Transporting CO2 by pipeline is the most efficient method. This is because, unlike the other three options, CO2 is prepared for pipeline transport in the state that is also required for storage. This means that no further conversion of the aggregation state is necessary with the associated large energy consumption. Downstream of capture, the CO - is brought to supercritical pressure at the entry point to the pipeline. Also, pipeline transport is a continuous process. Immediately after capture and compression, the CO2 is pipelined to the CO2 depository for storage. In the other variants, ship, railway and truck, by contrast, transportation is discontinuous. This necessitates interim storage of the CO -- both at the start and at the end of the transport chain. Depending on specific circumstances and the accessibility of the plant in which the carbon is captured, and on the CO2 storage site, it might even be necessary to re-load the CO2, entailing further interim storage.
Once the carbon [dioxide] is captured from the process, it is available in a virtually pure form under atmospheric pressure or slight overpressure. For transportation by pipeline, the CO - is compressed to a supercritical pressure in a range between about 100 and 200 bar. The lower threshold ensures that the pressure remains above the critical pressure of 74 bar along the entire transport route, even taking account of pressure losses. This rules out any phase change during transport. On long routes, however, it will become necessary to deal with pressure loss by having booster stations at certain intervals. An economic alternative is to choose such a high pressure at the entry point into the pipeline, that the pressure remains sufficiently high along the entire transport route even without further compression.
For the first CCS projects executed in the power plant sector and used to demonstrate CCS technology on a commercial scale with all the steps in the process chain, it is necessary to implement individual, low-capacity pipelines. For a typical plant size, the captured CO2 to be transported here amounts to some 1 to 3 million tons per year. Compared with the CO2 amounts that can occur and possibly be separated in processes in the chemical industry, however, these quantities are already very large. Such individual, small pipelines have very high specific costs, together with enormous planning and approval outlays. This being so, in any future commercial implementation and expansion of CCS technology, the aim must be to aggregate carbon dioxide transportation from regions with high total CO2 and to channel the carbon by shared pipeline to the CO2 storage sites. Such pipelines require far-sighted planning in sufficient capacities. Ideally, a comprehensive pipeline infrastructure will emerge which will connect all potential carbon-capture installations and the CO2 depositories in a region or a country. In many cases, this would be the most efficient, flexible and least-cost concept for transporting CO2.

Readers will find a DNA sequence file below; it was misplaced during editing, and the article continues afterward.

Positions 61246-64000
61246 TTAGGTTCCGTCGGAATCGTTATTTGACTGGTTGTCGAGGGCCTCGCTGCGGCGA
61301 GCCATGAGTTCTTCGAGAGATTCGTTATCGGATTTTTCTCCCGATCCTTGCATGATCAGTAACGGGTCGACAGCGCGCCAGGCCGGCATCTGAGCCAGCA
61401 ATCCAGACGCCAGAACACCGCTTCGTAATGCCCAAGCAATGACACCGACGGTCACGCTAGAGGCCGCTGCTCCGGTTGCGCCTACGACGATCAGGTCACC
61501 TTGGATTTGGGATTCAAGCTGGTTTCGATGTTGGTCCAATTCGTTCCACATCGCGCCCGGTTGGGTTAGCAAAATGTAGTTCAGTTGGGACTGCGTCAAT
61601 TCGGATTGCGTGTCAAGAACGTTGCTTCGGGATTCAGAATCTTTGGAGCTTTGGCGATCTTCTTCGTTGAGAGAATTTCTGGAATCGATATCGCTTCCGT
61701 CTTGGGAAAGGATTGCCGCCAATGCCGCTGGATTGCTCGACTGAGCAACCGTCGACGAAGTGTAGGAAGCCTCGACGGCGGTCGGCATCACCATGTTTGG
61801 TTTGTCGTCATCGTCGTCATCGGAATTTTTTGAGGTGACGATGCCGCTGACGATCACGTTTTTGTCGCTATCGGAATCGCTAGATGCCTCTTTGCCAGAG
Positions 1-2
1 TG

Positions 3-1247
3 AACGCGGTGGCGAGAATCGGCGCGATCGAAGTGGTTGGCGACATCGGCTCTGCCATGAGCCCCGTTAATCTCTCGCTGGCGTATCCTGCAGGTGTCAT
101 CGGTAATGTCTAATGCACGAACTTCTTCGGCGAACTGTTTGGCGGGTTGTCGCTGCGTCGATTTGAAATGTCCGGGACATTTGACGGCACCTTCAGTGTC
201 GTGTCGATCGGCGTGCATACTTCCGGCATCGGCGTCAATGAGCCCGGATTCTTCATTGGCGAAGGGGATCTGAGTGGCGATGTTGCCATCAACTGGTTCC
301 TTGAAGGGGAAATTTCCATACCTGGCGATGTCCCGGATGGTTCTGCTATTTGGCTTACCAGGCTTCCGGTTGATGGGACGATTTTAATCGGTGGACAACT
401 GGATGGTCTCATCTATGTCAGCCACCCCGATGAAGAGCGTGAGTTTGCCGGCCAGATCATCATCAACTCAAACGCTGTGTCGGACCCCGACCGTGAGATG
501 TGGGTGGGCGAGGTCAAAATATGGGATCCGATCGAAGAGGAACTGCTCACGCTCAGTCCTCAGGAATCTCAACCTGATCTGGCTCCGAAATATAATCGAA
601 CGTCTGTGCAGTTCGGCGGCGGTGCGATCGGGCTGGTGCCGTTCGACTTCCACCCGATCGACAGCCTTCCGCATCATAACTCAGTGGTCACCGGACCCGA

For the chemical industry, with its relatively low amounts of CO2 compared with the power plant sector, a link-up to other pipeline projects is of special significance, so that future CCS projects should aim at early inclusion in pipeline planning and, specifically, the planning of a pipeline infrastructure. For a specific location, there is also the job of connecting to a shared long-distance pipeline, that is, the planning and building of a spur line.
Pipelines for transporting CO2 have been in operation since the 1970s. The USA runs a pipeline network with a total length of over 3000 km to provide CO2 for enhanced oil recovery (EOR). Every year, approx. 35 million tons of CO2 are transported in this way. Pipelines for transporting CO2 are largely identical with those for natural gas transport, specifically as regards monitoring measures and security installations.
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